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Raiders of the Lost Mask or how a Roman cavalry helmet mask was stolen from a museum in an armed robbery?
April 1995: The robbery
Early lazy Sunday afternoon in the Eastern European city of Plovdiv, Bulgaria. The staff of the local archeological museum enjoys their lunch-break outside the building. One guard, ex-military, is the only human presence at the museum.
The front doors ring and the security opens to two persons with no covered faces. A quick skirmish - the guard is knocked down and dragged inside. His body is dropped next to a Byzantine exposition of 760 coins and a collection of exquisite gold jewelry. But the robbers haven’t come for that!
One of the attackers takes off the guard’s shoe and goes to the other gallery. There, the findings of a rich Thracian funeral, discovered in 1905 in a burial mound in the Plovdiv’s Kamenitsa quarter, await in silence. The robber breaks the protective glass with the shoe(!), passes over tens of golden wreaths and rings and picks just one artifact – a Roman cavalry helmet mask.
The alarms are on, and the police come in about 5 minutes. The two thieves, though, have vanished into the void.
April 2016: The precious mask
The archaeological museum in Plovdiv exposes its most valued object (estimated at between several hundred thousand and half a million euros) – the stolen Roman cavalry helmet mask. After 20 years of chasing, it has been finally returned by Bulgaria’s State National Security Agency (DANS). As the mask was found in extremely bad condition, it underwent a year-long thorough cleansing and restoration.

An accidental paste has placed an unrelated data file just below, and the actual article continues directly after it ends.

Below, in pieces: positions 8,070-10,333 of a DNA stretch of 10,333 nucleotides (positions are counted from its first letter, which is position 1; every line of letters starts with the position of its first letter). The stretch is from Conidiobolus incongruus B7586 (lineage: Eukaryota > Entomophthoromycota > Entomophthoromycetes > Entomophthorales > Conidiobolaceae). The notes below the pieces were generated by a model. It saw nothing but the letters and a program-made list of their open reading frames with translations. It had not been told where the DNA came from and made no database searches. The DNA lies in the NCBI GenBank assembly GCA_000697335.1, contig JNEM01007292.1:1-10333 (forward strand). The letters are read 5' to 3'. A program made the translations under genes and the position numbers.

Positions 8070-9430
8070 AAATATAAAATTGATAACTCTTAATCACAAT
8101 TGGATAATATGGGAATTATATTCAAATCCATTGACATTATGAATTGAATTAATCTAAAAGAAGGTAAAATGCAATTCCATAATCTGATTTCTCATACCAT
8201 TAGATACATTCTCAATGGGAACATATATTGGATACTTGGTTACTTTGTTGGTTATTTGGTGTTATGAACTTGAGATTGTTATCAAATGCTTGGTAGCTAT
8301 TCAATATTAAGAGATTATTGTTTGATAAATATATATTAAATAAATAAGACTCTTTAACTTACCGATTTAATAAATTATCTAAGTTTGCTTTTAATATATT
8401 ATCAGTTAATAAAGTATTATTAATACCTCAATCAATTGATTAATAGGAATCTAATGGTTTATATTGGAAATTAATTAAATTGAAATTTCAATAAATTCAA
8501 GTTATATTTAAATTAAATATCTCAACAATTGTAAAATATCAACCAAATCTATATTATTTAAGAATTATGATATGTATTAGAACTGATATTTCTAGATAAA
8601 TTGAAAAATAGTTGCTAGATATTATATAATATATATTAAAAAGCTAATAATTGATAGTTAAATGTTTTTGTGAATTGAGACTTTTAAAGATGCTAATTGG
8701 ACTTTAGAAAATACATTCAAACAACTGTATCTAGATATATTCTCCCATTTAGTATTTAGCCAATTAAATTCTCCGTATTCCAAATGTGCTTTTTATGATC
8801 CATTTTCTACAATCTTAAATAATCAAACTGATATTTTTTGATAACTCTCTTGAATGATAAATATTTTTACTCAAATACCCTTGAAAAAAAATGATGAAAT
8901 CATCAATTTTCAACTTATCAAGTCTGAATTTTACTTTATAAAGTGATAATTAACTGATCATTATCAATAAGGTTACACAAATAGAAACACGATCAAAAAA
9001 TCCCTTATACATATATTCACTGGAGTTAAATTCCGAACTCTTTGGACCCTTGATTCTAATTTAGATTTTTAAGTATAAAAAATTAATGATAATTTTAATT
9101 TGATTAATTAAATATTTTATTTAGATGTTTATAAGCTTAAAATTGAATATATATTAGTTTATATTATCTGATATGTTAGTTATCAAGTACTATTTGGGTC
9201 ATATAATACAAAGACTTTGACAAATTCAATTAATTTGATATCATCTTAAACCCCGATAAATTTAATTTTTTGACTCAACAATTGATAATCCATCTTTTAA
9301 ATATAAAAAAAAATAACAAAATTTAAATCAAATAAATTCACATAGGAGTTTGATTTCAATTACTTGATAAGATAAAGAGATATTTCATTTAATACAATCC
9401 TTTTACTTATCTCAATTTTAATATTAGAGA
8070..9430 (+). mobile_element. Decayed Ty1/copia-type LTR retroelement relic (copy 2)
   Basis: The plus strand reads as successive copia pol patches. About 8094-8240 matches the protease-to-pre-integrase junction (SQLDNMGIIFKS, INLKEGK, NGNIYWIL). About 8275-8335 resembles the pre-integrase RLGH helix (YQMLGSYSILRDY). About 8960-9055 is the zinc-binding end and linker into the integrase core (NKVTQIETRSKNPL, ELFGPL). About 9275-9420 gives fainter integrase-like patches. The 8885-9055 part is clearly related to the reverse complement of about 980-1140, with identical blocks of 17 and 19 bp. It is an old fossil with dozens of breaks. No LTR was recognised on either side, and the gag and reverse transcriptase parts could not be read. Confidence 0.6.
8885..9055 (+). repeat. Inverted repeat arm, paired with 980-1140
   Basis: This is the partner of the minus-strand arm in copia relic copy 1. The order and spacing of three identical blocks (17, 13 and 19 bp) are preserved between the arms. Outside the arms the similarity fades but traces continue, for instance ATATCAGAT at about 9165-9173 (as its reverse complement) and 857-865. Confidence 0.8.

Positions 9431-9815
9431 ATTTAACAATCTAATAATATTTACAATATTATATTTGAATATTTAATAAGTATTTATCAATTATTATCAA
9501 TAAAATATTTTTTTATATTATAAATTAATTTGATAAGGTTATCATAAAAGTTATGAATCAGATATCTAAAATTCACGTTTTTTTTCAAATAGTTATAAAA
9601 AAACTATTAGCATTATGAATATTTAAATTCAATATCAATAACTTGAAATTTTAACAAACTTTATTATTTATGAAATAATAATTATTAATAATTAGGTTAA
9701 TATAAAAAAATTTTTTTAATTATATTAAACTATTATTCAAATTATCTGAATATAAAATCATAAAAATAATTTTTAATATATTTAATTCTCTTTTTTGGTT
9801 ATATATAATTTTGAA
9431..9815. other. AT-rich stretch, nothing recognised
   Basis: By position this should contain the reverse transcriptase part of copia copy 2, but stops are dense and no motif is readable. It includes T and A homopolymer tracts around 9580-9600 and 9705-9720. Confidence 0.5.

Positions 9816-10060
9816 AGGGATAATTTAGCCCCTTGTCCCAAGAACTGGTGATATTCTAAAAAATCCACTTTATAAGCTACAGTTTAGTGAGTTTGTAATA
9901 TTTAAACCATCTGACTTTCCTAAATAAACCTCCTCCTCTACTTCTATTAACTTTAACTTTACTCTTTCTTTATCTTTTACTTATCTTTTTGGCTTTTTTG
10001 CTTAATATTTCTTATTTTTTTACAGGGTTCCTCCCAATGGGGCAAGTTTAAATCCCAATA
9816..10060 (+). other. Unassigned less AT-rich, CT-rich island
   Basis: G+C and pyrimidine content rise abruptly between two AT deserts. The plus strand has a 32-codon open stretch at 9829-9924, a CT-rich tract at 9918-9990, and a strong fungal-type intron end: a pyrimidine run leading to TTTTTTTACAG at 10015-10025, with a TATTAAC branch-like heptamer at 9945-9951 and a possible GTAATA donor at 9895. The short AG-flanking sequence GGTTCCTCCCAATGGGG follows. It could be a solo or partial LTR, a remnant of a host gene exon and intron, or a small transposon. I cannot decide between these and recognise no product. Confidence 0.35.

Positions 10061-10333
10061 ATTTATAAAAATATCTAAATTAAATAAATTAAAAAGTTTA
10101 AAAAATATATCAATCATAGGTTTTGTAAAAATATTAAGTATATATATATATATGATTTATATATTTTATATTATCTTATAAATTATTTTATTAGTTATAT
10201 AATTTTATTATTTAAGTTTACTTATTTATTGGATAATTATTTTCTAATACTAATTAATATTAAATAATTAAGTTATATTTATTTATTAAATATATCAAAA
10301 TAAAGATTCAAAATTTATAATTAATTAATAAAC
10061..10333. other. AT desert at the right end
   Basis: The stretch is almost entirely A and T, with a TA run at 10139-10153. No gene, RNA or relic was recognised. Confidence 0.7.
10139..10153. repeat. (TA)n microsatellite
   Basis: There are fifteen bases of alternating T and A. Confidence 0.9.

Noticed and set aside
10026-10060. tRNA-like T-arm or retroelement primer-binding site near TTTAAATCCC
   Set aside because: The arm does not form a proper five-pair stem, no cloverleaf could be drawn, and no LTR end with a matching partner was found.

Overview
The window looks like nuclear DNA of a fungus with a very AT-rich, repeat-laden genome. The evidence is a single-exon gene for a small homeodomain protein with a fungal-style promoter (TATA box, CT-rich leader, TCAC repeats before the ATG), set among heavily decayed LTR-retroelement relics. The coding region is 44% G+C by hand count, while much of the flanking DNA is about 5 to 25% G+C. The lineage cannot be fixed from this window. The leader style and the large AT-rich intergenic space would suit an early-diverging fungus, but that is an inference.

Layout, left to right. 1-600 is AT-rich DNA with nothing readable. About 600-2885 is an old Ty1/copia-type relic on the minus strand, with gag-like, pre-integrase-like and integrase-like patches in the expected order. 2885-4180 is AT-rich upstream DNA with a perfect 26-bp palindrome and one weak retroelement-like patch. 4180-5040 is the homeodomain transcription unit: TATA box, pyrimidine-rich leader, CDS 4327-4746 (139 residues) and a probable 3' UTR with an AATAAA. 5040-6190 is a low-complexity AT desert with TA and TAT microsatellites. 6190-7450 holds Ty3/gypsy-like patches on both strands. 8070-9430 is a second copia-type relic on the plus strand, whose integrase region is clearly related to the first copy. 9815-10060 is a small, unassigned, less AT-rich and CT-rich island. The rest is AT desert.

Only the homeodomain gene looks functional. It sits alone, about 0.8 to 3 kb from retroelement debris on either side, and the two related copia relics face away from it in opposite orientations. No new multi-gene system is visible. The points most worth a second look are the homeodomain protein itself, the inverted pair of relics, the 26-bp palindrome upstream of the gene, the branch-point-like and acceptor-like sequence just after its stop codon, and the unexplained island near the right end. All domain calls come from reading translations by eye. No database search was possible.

What was so special about it?
That is a beautiful example of a postmortem mask (a death mask) in a shape of a human head, with decoratively presented hair. It is made of iron and coated with silver (the face and the laurel wreath on the hair) and has a detachable face in a function of a visor.
As the cavalry mask was found in a rich Thracian funeral, it most probably belonged to a Thracian aristocrat who lived in the Roman province of Thracia in the I century AD. He might have been a member of the officials of the ancient city of Philippopolis (the capital of the province at that period) which included representatives of the Thracian tribes living in that area - Odrysians (Odrysae), Coelaletae (Koilaletoi), and Dii.
Historical sources show that Coelaletae and Dii often fought with the Empire, while Odrysians, with brief exceptions, were constant allies of Rome. The cavalry helmet mask was probably a property of a noble Odryssian warrior (as the tomb, where it was found, and the other precious findings in it suggest).
That is not the only Roman cavalry mask found during archaeological excavations in the ex-territory of the Roman Empire. There are other examples, more or less elaborate and impressive.
Nevertheless, their origin stays uncertain (even though Rome has been definitively excluded as an option). The strongest hypothesis by now is that they came from the eastern Roman provinces, where such masks were produced on a larger scale from the I to the III century AD. Several of them were found in burials that seemed to have belonged to members of tribal elites who had served in the Roman auxiliary cavalry units. In these tombs, in contrast with the regular burial practices of the Roman soldiers, there was presented a full panoply, including a mask.
The use of those Roman helmet masks is a subject of another scientific discussion. Were they worn in battles, as a part of the soldiers’ armor, or they were only for display purposes?
The former looked possible after the finding of one such helmet at the site of the tragically famous Battle of the Teutoburg Forest, where German tribes exterminated three Roman legions and their auxiliaries in 9 AD. It was probably worn by a high officer (some suggest a standard-bearer) in the intent to spread fear and intimidation among the enemies.